Please, please, tell me what you do

The request isn’t complicated. Please, and we can’t say please enough, tell us what you do.

Recently I was looking for someone to help me with a specific problem for a client; maybe it was something I could have figured out on my own, but we’re all pressed for time and sometimes it makes more sense to call in a professional than to spend hours figuring it out myself. I didn’t know anyone who specialized in it, and I’d asked a few business buddies and they didn’t know anyone either. So I did what anyone who doesn’t know someone who can provide this service from their network: I googled it, hoping to find a service provider.

There are all kinds of tech services popping up to fill this gap between not knowing someone who does what you need done and finding the right person/company to solve your problem, including Angies List, Yelp, Google Reviews, Upwork, etc. These sites are hugely helpful also because it allows you to hear more from people who have used the provider’s services / products and can recommend or not recommend them.

These services are also great because, in the new Wild West of professional services, they help you, the service provider, find and retain new clients that you might not otherwise not reach or that you might reach through thousands of marketing dollars thrown at them.

However, these matchmaking services can only get you so far; they serve the “introduction” to help people find you. Ultimately though, you have to seal the deal, and there’s a lot of space between finding a potential solution and actually signing up and paying for that solution.

So back to my google search. Here’s what I found for providers: someone whose “tailored services allow me to focus on advancing my mission.” Someone who believed that the unique challenges I face represent boundless opportunities. And someone who promised to solve my pressing problems. It went on like this for the first 10 search results on google.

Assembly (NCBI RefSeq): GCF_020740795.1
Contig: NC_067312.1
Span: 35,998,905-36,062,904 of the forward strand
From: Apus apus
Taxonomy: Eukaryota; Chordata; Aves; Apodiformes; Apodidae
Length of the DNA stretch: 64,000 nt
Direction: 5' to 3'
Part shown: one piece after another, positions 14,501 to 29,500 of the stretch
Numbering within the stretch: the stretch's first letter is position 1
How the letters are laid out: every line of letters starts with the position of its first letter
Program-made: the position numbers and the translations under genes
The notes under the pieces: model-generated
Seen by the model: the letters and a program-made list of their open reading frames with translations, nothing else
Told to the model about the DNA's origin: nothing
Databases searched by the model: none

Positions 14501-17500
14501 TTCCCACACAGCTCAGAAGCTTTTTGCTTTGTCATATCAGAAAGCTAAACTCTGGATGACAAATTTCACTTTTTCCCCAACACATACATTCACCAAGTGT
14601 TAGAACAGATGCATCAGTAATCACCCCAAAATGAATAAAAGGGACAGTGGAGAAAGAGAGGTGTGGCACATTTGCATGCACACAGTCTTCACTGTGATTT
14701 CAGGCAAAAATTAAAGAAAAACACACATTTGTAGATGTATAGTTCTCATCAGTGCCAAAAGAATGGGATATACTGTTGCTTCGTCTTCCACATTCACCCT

More often than not, on searches like these, I encounter websites where I go to learn more about a product or company, but rather than getting a straightforward explanation about what the company does, I find a mashup of buzzwords about values and their team and the value they deliver as the main content of the site.

The company makes me dig for a comprehensible explanation of their services or products.

“Our tailored services allow you to focus on advancing your mission.” What services? How do you know I want to focus on advancing my mission? What do you know about my mission?

“We believe that the unique challenges our clients face represent boundless opportunities for improvement.” What challenges? What opportunities? What improvements? If you don’t tell me what you are talking about, I have no reason to believe that that is what you are going to deliver.

“We solve your pressing problems.” Hmmm….. my pressing problem right now is that I’m starving and my favorite neighborhood deli is closed on Mondays and nothing else sounds good to eat. Are you going to solve that problem for me? Probably not. And the assumptions built into that statement that a) you know what my pressing problems are and b) you’re the only provider to solve it are completely unsubstantiated at the point of you making them.

Here’s the thing about promising to solve people’s most pressing problems without being specific. If you’re vague and full of big promises, but aren’t giving concrete examples of why your audaciously vague big promises are true, then you sound like a huckster and are not giving potential clients customers a reason to trust you. And in a world full of hucksters, and with relationships that start with search engines or recommendation services rather than through trusted networks where social pressures promise a decent experience strictly through you hope the maintenance of relationships, establishing trust is a key determinate of whether you’re going to have a relationship with this potential customer/client or not.

You should also care about trust because professional services are more intimate. Consider your own use of professional services – whether you’re looking for someone to mind your child, or cut your hair, you are putting things that are personal and high-touch in a provider’s hands; so you must feel comfortable enough with them to do so.

Unfortunately, professional service providers have fallen inthrall to modern marketing, with its catchy slogans and taglines meant to “engage”. But if your site is full of slogans and taglines, it’s devoid of content. Because rarely do these slogans and one-liners clarify what you do, what benefits you provide your customers, and/or what differentiates you from anyone else.

Obfuscation = lost customers

Unfortunately, here’s the truth: if you’re not telling people what you do, because you hope they’ll pick up the phone and politely request that you clarify what it is you do, you’re going to run into trouble keeping your pipeline full. The explosion of data our there on the internets means people do basic due diligence before they engage – with anything they’re thinking of buying and anyone they’re thinking of buying from.